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Why No Corporate Jets for Automakers?

by John M. White |  | 1 comment

If you don't believe that Congress was picking on the automakers about using corporate aircraft as a PR ploy, then consider the fact that many of the corporations which are receiving TARP (Troubled Asset Relief Program) funds are also operating bizjets with no restrictions such as those placed on the automakers.

Clearly the bumbled handling of the corporate jet issue by the Big 3 automakers was a PR nightmare, and to see the CEOs of these corporate giants cower under the glare of Congressional scrutiny was an embarrassment, to say the least.  Those of us who have seen corporate aviation mature over the years understand that corporate flight departments are seen as a business tool, no some luxury that the ultra-rich enjoy!

These business jets are used under strict guidelines and crewed by pilots as well trained as any you will find in a commercial airliner, bar none.  I remember years ago when Bill Lear first brought out the Lear Jet that the marketing went something like this:

 3 People + 1 Learjet = 5 People Click on image to enlarge

The idea being that the use of a business jet multiplies the amount two people could accomplish by using a business jet.  I remember seeing this illustrated in advertising for Lear Jets years ago, and thought it explained the use of business aircraft quite well.

The truth is there is always some abuse in the use of corporate aircraft, just like there is abuse in the use of company cars and other things.  However, the larger and more formal the corporation the less likely this would be allowed and the more likely corporate aircraft were used strictly for business purposes.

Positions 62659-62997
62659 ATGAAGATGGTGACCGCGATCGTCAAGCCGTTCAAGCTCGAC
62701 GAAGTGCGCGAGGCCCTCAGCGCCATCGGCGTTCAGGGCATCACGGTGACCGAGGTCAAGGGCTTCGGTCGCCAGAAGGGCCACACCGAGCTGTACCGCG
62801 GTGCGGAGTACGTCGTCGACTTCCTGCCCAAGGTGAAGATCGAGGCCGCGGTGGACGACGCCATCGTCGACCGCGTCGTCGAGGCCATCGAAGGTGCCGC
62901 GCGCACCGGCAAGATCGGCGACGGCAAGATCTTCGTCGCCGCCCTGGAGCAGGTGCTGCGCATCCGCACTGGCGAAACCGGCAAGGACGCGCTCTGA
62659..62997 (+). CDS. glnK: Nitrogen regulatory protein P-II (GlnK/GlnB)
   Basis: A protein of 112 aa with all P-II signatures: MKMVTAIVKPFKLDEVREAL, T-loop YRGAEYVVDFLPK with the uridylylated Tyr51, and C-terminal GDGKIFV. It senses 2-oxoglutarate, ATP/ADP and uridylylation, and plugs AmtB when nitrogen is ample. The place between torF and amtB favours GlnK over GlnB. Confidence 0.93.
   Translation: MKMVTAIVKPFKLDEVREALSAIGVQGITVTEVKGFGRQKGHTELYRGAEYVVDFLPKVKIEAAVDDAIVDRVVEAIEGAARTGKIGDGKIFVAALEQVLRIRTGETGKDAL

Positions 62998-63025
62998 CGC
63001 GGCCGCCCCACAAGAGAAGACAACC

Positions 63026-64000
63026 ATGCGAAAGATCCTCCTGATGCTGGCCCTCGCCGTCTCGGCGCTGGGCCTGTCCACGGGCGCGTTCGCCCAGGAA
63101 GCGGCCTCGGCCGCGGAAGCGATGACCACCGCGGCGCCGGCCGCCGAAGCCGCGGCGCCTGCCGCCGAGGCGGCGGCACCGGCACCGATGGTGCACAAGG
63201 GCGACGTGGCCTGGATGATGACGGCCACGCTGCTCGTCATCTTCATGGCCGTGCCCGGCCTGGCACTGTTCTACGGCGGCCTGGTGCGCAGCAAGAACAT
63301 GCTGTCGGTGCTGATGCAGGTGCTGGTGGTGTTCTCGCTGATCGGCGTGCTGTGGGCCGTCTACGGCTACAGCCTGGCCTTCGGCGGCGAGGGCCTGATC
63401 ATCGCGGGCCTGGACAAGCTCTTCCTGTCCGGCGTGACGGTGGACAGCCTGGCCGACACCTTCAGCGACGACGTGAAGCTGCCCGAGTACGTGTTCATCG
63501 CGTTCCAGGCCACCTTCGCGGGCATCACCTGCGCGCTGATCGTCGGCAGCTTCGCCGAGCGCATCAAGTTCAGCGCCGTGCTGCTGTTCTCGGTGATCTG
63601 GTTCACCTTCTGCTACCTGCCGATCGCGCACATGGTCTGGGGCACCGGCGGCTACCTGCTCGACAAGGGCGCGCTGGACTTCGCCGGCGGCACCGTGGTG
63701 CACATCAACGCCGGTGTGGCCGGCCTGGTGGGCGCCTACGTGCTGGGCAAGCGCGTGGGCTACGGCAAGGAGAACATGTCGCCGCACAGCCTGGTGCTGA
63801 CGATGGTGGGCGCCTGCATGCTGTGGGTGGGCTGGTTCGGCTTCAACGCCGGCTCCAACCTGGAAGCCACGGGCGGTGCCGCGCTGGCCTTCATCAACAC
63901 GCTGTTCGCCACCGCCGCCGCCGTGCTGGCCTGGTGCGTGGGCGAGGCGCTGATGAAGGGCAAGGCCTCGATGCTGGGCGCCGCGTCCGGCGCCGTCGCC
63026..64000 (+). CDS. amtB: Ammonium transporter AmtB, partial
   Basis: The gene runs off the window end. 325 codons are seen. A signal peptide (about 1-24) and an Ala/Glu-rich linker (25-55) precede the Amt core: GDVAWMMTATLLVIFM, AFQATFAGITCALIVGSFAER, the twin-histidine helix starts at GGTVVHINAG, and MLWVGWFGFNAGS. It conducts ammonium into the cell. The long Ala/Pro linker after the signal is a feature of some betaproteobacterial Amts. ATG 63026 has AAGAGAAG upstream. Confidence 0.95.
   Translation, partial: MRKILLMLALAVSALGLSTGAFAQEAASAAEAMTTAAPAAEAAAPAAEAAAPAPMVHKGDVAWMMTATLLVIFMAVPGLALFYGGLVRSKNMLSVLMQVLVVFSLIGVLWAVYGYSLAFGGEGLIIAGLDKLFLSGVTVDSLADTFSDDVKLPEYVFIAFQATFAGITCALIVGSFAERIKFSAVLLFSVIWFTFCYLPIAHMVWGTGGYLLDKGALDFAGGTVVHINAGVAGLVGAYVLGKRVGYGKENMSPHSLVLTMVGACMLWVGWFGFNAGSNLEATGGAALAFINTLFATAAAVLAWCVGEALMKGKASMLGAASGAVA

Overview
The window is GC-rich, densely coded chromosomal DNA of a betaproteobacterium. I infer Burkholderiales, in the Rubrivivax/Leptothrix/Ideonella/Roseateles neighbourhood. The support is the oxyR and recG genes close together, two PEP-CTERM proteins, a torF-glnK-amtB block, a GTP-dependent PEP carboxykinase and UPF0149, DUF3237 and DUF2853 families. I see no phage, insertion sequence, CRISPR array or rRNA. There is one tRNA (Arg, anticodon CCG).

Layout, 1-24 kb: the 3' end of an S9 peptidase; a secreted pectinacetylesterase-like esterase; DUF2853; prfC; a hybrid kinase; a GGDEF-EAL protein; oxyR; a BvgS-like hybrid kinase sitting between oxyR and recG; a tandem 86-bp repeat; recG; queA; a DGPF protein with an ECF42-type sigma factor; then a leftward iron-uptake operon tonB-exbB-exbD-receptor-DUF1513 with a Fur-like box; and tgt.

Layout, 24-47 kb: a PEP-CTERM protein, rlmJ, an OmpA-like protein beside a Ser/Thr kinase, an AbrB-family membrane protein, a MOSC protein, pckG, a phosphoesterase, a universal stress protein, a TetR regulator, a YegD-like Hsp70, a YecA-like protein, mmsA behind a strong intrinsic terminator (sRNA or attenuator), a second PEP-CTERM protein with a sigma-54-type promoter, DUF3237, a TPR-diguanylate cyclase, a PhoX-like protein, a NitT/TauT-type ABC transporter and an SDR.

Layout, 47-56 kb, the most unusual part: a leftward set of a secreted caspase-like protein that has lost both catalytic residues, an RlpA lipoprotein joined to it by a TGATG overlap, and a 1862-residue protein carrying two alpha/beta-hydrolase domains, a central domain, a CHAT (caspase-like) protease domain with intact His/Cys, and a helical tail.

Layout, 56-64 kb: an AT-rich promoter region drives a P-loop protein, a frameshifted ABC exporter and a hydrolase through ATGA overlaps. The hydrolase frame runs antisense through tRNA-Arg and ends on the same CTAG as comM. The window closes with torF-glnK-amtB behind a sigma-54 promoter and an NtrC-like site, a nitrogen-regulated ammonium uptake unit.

To single out the auto makers in such a way was, in my opinion, a terrible thing to do.  As I said in an earlier post the U.S. government owns over 1,400 aircraft and doesn't even know where some of them are!  Worse yet those spineless CEOs simply took it and did not even respond.  How are we to respect them if they don't respect themselves, and if they are so weak kneed they can't even defend their own business practices?  What a sad day for corporate America, let alone corporate aviation.

Thank God for the NBAA and their leaders who are on the attack to reeducate the public about the usefulness and practicality of business aviation.  Way to go NBAA!! Bravo!

Until next time keep your wings straight and level Hersch!


The True and Beautiful—The Sky

Sometimes gentle, sometimes capricious, sometimes awful, never the same for two months together; almost human in its passions, almost spiritual in its tenderness, almost Divine in its infinity.

—Bayard Ruskin

Comments (1)

  • Benet Wilson on June 24, 2019

    I thought the Big 3 should have shown Congress — especially the members on the committees they were testifying befort — just how many jobs and economic development their business jets supported. And here’s hoping NBAA and other group decide to bring back a new version of the No Plane, No Gain campaign.

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